Apple’s iPhone will be launching in Europe in autumn 2007.
The adoption of such devices by employees tends to be in many instances user-driven as features such as ease-of-use, better screens, email, calendars, and contacts provide greater convenience, and can motivate the workforce to use the new device for corporate use.
In recent times, both personal digital assistants (PDAs) and smartphones have greatly increased the functionality and capabilities offered, and the distinctions between them have narrowed significantly. With differing degrees of success, many PDAs and smartphones now offer an extensive range of features that can be used to address enterprise requirements, such as better screens, qwerty keypads, choice of connectivity technologies and client applications. The convergence of PDAs and mobile phones is set to continue, and could well be boosted by the availability of Apple’s iPhone with its innovative user interface using its touch screen capability.
With remote working becoming more popular, there will be increasing pressure on IT departments to integrate a growing number of different mobile devices with the existing infrastructure. The iPhone could well be another BlackBerry that the IT manager will be compelled to adopt. There is now a need for mobile middleware to provide a foundation on which to base mobile applications capable of handling a number of different types of endpoint and form factor.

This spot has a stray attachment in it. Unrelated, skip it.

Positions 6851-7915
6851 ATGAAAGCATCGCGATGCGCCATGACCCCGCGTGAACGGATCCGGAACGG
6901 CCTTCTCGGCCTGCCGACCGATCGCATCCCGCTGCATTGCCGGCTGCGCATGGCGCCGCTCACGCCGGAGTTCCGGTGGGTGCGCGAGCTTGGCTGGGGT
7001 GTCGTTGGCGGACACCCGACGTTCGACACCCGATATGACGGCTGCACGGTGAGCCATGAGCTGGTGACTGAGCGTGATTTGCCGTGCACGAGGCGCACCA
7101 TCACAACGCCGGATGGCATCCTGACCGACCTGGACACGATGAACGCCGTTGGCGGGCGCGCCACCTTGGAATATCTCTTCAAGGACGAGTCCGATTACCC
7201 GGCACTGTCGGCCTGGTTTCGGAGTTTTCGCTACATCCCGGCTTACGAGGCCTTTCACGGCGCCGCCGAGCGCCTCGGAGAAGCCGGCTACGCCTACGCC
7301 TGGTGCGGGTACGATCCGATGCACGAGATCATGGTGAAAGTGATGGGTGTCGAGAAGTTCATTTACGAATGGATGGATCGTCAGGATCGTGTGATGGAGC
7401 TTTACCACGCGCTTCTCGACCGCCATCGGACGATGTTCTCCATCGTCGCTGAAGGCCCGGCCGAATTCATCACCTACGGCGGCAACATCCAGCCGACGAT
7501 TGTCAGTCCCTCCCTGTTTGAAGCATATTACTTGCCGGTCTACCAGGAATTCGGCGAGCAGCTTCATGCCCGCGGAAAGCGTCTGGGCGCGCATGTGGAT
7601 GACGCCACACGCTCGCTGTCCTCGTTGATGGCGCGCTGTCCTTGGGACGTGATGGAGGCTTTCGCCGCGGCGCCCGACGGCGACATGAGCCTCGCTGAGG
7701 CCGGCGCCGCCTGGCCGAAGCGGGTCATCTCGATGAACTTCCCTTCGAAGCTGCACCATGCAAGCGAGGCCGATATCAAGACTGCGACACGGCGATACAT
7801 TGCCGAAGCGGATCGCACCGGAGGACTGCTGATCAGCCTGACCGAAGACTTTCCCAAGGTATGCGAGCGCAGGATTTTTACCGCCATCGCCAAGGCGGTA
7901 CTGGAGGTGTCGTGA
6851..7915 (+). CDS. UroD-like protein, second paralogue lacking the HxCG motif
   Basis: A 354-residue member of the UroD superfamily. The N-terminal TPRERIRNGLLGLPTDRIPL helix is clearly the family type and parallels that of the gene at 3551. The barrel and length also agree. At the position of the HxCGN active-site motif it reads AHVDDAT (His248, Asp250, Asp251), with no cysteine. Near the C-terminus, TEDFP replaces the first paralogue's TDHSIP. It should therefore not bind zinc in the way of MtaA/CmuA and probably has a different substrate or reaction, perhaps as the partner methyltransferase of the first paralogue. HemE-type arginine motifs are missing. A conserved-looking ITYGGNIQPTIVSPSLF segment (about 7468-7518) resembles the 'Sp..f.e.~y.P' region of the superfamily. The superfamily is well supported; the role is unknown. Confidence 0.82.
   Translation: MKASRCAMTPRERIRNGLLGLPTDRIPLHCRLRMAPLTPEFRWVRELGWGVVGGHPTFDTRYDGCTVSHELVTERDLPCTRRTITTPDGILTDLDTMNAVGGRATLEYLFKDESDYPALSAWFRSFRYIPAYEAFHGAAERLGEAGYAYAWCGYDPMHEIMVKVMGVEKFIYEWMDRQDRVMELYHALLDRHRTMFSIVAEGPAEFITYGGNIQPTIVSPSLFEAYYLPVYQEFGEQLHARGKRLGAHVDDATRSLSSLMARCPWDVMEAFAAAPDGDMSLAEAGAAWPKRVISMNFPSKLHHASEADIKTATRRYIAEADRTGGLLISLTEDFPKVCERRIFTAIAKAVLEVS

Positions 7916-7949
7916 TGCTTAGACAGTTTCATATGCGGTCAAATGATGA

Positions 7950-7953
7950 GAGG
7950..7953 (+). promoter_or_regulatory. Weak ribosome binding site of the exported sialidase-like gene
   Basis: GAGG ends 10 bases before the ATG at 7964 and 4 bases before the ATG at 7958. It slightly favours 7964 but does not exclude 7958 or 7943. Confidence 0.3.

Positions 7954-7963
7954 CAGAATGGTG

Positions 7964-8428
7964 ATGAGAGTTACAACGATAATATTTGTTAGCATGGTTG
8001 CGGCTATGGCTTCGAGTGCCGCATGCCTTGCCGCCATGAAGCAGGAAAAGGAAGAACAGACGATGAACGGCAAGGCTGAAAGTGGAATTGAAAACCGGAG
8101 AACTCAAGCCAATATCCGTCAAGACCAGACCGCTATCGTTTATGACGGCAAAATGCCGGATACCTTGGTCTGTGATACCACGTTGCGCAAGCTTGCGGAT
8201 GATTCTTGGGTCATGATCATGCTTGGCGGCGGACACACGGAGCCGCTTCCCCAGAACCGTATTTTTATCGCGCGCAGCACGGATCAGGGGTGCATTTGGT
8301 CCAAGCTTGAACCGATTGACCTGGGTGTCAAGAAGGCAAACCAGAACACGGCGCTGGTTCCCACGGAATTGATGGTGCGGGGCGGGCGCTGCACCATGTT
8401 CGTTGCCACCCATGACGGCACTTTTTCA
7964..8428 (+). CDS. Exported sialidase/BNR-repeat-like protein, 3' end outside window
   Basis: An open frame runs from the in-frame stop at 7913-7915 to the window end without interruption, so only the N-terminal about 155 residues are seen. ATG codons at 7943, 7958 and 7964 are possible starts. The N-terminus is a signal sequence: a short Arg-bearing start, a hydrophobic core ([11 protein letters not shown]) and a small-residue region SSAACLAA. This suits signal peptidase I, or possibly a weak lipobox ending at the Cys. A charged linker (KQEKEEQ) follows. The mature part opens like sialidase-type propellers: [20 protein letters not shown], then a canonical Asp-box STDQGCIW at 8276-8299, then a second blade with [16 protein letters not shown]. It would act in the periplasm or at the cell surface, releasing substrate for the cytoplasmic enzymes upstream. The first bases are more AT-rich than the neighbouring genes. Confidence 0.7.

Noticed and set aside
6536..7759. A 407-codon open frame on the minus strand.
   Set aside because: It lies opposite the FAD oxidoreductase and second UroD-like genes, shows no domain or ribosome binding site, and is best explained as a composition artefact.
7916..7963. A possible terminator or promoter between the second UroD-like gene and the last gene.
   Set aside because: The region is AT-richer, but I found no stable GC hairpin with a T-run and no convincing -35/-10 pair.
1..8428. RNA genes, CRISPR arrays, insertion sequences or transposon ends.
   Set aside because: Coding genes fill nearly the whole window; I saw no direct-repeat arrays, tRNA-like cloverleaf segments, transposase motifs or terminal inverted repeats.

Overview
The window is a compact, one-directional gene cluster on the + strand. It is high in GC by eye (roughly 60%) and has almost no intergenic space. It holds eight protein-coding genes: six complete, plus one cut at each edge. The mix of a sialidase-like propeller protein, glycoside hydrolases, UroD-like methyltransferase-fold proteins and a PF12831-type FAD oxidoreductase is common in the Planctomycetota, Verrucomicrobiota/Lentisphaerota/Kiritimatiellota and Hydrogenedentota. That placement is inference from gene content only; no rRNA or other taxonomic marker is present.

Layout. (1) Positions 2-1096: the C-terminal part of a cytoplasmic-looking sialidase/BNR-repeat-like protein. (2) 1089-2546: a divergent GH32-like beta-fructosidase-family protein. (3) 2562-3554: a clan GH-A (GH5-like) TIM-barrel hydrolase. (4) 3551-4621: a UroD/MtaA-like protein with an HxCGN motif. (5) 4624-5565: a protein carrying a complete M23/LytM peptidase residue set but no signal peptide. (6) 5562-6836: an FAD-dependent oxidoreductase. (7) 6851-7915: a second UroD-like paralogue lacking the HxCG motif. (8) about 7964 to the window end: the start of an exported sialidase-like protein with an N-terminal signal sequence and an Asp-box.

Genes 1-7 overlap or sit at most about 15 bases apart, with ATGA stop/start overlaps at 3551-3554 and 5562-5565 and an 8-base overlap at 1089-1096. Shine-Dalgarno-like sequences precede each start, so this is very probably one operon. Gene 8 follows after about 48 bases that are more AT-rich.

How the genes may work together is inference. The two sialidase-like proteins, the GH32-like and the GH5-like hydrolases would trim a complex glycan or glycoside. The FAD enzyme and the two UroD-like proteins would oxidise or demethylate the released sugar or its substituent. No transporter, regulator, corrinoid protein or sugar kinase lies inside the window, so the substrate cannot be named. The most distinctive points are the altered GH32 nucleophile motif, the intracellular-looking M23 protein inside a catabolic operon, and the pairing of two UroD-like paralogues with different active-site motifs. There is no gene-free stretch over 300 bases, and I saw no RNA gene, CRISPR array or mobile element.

From an enterprise perspective, mobile devices will soon be as important a part of the corporate infrastructure as any of the other computing assets. Most organizations do not have the management or technical capabilities sufficient to undertake effective mobile device management. As mobile devices are increasingly used by enterprises for critical application delivery, organizations must ensure that they are managed as capably as other assets. Using a managed service to deliver ‘know-how’ and operational support is one alternative to consider.
Source: OpinionWire by Butler Group (www.butlergroup.com)